JANUARY 6, 2003 VOLUME 10, NUMBER 27
Beginning in the mid-1990s many states filed litigation against major tobacco companies (or joined existing litigation) seeking reimbursement for the some of the costs of treating smokers. After those lawsuits resulted in recovery of $1.3 billion for the states, a number of smokers (and the families of deceased smokers) filed court actions seeking a share of the settlement money. Those claims have been universally rebuffed—until the family of Geraldine Raduazo came up with an argument that persuaded the New Hampshire Supreme Court that her estate should benefit from the tobacco litigation.
Ms. Raduazo, a lifelong smoker, had developed a number of medical problems relating to her smoking habit. She required extensive medical treatment, and she could not pay for all of it. Like other indigent patients in need of medical care, Ms. Raduazo applied for and received coverage through the Medicaid program. By the time of her death in 1997 she had received $169,765.16 in benefits from Medicaid.
Federal law requires every state to have a mechanism for seeking recovery from the estates of deceased Medicaid recipients, and so the New Hampshire program initiated a recovery action against Ms. Raduazo’s home—the only asset she left in her estate. Because the home was valued at about $60,000 the state’s claim would completely consume the proceeds from its sale, leaving nothing for her family.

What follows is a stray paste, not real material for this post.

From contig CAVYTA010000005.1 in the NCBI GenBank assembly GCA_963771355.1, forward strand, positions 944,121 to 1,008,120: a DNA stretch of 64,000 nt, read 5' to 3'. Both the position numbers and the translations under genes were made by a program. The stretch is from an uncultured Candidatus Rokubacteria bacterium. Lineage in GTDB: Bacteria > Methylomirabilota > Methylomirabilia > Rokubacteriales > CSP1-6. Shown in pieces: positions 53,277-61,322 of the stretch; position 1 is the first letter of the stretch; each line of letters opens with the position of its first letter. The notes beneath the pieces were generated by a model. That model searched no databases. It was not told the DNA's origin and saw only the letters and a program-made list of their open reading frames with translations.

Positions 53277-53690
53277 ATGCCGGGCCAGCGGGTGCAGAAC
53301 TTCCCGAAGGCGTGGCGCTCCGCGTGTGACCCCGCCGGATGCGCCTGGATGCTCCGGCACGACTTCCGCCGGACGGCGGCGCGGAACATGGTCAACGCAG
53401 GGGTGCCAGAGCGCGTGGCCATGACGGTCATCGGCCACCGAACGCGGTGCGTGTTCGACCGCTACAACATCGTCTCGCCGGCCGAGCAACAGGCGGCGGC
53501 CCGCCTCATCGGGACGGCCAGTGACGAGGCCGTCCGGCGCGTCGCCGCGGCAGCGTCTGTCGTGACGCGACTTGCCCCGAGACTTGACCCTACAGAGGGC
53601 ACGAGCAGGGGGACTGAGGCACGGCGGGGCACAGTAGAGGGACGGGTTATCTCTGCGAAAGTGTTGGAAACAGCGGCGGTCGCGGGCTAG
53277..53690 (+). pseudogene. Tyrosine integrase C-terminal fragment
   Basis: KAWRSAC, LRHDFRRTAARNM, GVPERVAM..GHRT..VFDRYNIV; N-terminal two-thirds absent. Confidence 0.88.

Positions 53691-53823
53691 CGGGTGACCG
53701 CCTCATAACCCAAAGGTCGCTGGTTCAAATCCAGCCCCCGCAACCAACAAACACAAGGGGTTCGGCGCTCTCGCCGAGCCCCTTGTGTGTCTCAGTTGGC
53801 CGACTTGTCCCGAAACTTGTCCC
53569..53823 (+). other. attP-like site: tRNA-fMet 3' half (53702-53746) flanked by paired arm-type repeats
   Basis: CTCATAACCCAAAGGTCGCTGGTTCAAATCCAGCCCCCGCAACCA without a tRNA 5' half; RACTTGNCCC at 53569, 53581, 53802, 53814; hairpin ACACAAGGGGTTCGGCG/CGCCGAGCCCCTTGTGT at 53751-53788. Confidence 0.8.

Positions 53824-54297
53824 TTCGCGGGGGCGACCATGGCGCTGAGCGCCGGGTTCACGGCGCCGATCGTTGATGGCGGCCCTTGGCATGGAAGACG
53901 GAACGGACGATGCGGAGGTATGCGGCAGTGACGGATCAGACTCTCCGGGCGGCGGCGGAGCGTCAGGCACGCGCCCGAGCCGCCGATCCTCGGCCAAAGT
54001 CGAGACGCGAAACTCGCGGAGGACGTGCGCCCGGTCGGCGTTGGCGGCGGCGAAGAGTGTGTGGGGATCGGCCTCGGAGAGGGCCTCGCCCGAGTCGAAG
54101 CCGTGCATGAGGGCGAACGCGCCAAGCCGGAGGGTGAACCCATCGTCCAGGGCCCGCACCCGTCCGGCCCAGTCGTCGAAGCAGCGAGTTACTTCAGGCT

Ms. Raduazo’s estate argued that New Hampshire’s share of the tobacco litigation settlement was based at least partly on the claims of smokers like Ms. Raduazo. In effect, argued the estate, New Hampshire had already taken her most valuable property—her claim against the tobacco companies—in satisfaction of any right it might have to recover the cost of medical care from her or her estate. Ms. Raduazo’s estate and heirs might not be entitled to any money from the tobacco settlement itself, the estate reasoned, but the state should not be allowed to also take her home to satisfy the debt.
The probate court sided with the state and dismissed the estate’s claim, but the New Hampshire Supreme Court reversed that decision. The final resolution is not yet known, because the higher court directed that the probate court conduct further proceedings. The probate judge must now consider how much of Ms. Raduazo’s illness was related to smoking, what portion of the settlement should be attributed to her claim, and other items as directed by the state’s highest court. Estate of Raduazo, December 18, 2002.